Margaret's House a beacon of hope to young boys in distress
Many South Africans have come to expect mostly grim stories to come out of the Western Cape, particularly in the wake of University of Cape Town student Uyinene Mrwetyana's brutal murder.
Margaret's House, located in Lansdowne suburb, is however an example of those who work towards providing an antidote to, among others, constant reports about random gang-related shootings of children and addiction that plagues the city.
And while the country continues to have a conversation about the femicide and gender-based violence problem, the home, under the leadership of centre manager Melany Harris, provides a sanctuary for boys in distress.
Harris says the facility, established in 1987, looks after boys between the ages of five and 18, who have been referred by the Children's Court. There are seven staff members who are assisted by volunteers from Germany and Sweden, who change every three months.
"Most of the kids do not have parents, and some are dealing with behavioural problems. Some kids have been living on the streets, and some come from homes devastated by drug and alcohol addiction. While in the throes of addiction, the parents do not look after the child properly in most cases, and that is where we step in," said Harris.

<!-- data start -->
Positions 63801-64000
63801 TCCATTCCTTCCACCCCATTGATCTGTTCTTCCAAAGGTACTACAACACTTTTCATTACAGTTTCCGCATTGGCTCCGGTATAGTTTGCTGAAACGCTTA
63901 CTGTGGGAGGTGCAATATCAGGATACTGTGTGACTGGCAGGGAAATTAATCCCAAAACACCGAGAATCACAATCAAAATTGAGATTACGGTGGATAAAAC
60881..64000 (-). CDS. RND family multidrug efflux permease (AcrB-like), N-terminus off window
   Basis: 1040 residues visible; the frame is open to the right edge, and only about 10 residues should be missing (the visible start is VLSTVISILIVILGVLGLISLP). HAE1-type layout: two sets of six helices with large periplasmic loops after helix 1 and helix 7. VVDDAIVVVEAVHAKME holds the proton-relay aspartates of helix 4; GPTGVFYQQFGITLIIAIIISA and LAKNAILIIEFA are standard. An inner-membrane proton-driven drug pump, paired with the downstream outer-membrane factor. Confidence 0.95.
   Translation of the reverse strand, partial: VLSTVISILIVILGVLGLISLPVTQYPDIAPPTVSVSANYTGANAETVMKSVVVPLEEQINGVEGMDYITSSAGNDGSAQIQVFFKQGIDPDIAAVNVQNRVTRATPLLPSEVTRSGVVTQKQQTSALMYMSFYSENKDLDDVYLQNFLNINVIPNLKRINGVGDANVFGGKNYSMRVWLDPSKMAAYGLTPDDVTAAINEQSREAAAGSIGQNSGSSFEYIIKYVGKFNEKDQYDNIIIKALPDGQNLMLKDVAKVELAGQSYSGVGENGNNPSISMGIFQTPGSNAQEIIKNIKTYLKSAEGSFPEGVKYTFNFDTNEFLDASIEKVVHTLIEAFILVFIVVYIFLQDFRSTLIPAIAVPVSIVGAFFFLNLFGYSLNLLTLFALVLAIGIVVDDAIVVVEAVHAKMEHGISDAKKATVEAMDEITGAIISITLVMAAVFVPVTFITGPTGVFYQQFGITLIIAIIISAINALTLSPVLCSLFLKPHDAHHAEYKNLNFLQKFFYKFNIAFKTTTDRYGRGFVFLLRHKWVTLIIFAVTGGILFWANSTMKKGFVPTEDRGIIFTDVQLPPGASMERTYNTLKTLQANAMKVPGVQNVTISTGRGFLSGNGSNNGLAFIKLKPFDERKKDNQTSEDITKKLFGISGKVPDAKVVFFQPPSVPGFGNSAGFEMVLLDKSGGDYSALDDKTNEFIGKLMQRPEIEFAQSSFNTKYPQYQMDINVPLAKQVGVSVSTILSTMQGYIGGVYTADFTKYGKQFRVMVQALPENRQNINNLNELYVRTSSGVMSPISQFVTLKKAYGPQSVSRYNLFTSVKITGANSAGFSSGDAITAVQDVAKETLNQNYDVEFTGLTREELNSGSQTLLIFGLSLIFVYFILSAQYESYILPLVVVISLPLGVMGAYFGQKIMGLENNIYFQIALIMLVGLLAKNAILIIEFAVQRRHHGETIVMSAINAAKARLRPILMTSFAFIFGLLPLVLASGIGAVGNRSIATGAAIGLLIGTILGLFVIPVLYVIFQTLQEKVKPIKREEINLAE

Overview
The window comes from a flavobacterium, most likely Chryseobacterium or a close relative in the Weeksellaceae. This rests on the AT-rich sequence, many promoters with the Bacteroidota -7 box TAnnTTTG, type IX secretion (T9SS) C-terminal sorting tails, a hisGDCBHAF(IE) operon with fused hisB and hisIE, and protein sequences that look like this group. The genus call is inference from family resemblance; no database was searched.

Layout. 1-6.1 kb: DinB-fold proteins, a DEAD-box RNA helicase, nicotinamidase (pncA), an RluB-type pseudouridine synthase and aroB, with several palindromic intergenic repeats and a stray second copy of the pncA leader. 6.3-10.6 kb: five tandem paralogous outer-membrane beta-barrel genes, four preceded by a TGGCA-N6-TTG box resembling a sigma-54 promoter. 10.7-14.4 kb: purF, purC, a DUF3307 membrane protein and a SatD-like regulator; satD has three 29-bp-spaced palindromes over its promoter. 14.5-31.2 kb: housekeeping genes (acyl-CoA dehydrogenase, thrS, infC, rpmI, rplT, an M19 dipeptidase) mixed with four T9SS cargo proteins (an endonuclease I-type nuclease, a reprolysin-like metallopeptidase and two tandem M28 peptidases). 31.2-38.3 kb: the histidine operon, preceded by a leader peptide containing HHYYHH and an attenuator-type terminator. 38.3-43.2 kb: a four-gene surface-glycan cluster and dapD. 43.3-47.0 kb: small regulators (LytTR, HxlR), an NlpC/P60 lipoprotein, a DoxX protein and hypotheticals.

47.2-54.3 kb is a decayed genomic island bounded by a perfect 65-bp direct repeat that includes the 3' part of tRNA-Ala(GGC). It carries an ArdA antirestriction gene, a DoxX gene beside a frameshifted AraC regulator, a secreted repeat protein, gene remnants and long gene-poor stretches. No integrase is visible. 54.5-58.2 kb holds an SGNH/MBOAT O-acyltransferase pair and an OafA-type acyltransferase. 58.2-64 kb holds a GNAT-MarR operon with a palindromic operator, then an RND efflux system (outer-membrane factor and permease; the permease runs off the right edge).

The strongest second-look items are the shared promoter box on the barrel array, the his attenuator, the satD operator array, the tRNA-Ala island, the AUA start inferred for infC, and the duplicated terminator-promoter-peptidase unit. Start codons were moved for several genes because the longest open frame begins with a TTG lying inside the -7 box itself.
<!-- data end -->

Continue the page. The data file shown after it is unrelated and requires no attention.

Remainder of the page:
According to Harris, the day-to-day needs of the boys are seen to, but even more emphasis is placed on the education and psychological wellbeing of the traumatised children.
"We place them in a school because one of the things we see go first with broken homes is that children drop out of school. We have social workers on staff, who work with the boys to equip them with life skills, and if we feel we are not equipped to deal with a child's problem for whatever reason, we send them for an external consultation. And since our goal is to reunite families, the parents simultaneously attend parental classes. When we are satisfied that the safety of the child is ensured, the children are reunited with their families. Once they have rejoined their families, an after-care programme that we have kicks into effect ," she said.
There have been plenty of success stories along the way and Harris speaks of two young boys, who initially had no one to take care of them after their mother died.
"This story is dear to me. The brothers, who were five and eight years old when they came to us, had no one. At first their mom was ill and she eventually passed away. There were no family members. We tracked down a grandfather that no one had known about, and they were placed permanently with him. The older boy is now 17 years old and he's doing wonderfully. This was a big one for us".
The home receives a stipend from the department of social development, and the rest comes from donations.
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